It seems highly unlikely that any of the four liberal justices would have agreed to hear the case, since they would have believed the wording error shouldn't trump the law's clear intent, and they wouldn't have voted to put the law at risk. The three justices who went on to dissent -- Alito,
So was John Roberts the fourth justice to vote to hear the case, and if so, why? He's conservative, but he's politic. It's my guess that he believed the nonsensical conventional wisdom we've heard for years: that for all the fiery rhetoric that emanates from the right, the Republican Party isn't really a bunch of bomb-throwers. If Obamacare was doomed, surely cooler heads would prevail -- the Republican majorities in Congress would have a remedy ready to avert chaos. It would be certain to pass, and it would provide a gentle transition to a post-Obamacare future, because they are all honorable men.
That's my hunch -- and when Roberts (and presumably Kennedy) saw that elected Republicans really are crazy and really wouldn't be able to pass anything to avert an Obamacare death spiral, the law was saved. If my guess is right, a naive faith in the myth of GOP reasonableness was why the law was at risk at all.
I'm extremely happy that the health care law was saved, and I'm very happy that there's been a tremendous change in the politics of the Confederate flag -- but I wonder how much calculation there is behind this month's retreats from conservative purism. The preservation of Obamacare by the Roberts court does a couple of things for the GOP for 2016: It preserves Obamacare as a voter-motivating grievance for the party's base, and it makes it much more difficult for Hillary Clinton (or Bernie Sanders or whoever) to say that the Supreme Court is a force for wingnuttery that will only get worse if a Republican is elected president next year. Never mind the fact that the court will, in fact, be extraordinarily conservative if a Republican gets to restock it -- that warning will now ring hollow.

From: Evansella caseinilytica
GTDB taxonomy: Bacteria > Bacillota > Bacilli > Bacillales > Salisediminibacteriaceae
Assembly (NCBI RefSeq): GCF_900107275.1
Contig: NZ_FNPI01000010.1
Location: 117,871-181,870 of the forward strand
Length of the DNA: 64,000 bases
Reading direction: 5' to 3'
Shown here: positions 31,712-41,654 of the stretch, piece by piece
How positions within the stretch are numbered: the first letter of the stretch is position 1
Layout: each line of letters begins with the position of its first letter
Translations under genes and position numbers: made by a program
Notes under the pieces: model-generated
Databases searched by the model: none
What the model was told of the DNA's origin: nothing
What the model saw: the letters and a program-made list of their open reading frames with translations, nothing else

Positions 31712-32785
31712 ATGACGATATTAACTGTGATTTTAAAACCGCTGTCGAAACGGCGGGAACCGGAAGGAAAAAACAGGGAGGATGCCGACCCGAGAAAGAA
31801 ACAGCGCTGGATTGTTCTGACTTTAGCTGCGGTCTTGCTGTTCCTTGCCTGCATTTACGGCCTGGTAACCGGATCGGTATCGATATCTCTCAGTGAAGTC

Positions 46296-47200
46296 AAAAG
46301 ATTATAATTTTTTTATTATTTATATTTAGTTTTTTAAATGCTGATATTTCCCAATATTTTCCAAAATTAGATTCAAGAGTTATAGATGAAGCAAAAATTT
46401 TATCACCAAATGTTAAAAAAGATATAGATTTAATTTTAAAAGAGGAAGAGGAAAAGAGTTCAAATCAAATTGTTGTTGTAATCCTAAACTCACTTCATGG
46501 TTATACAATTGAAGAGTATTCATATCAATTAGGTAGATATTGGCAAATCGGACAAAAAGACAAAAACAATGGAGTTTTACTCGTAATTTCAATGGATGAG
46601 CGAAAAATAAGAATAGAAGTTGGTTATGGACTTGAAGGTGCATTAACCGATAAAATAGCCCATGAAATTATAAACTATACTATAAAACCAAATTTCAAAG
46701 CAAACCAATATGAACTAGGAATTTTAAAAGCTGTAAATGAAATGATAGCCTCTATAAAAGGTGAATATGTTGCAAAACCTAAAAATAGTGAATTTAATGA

Roberts seems to be content to allow Republicans to run against him if it means Democrats can't -- and Nikki Haley and other Republican elected officials who've denounced Confederate symbols seem content to make that the public face of the party (in order not to alienate swing voters for 2016) while angrier voices (not just overt racists but pundits such as Bill Kristol and Todd Starnes) fan the pro-Confederacy backlash. In each case, it seems as if the GOP wants to keep rage alive while the best-known conservatives publicly reject that rage. I don't know if the good cop-bad cop strategy will work, but it reminds me of the heyday of birtherism, when A-list Republicans generally rejected the conspiracy theory while it flourished in less savory corners of the conservative universe. Next year, we'll see if all this works. It's certain, though, that the right looks much more reasonable now than it actually is, though I'm grateful for the concessions creating that illusion.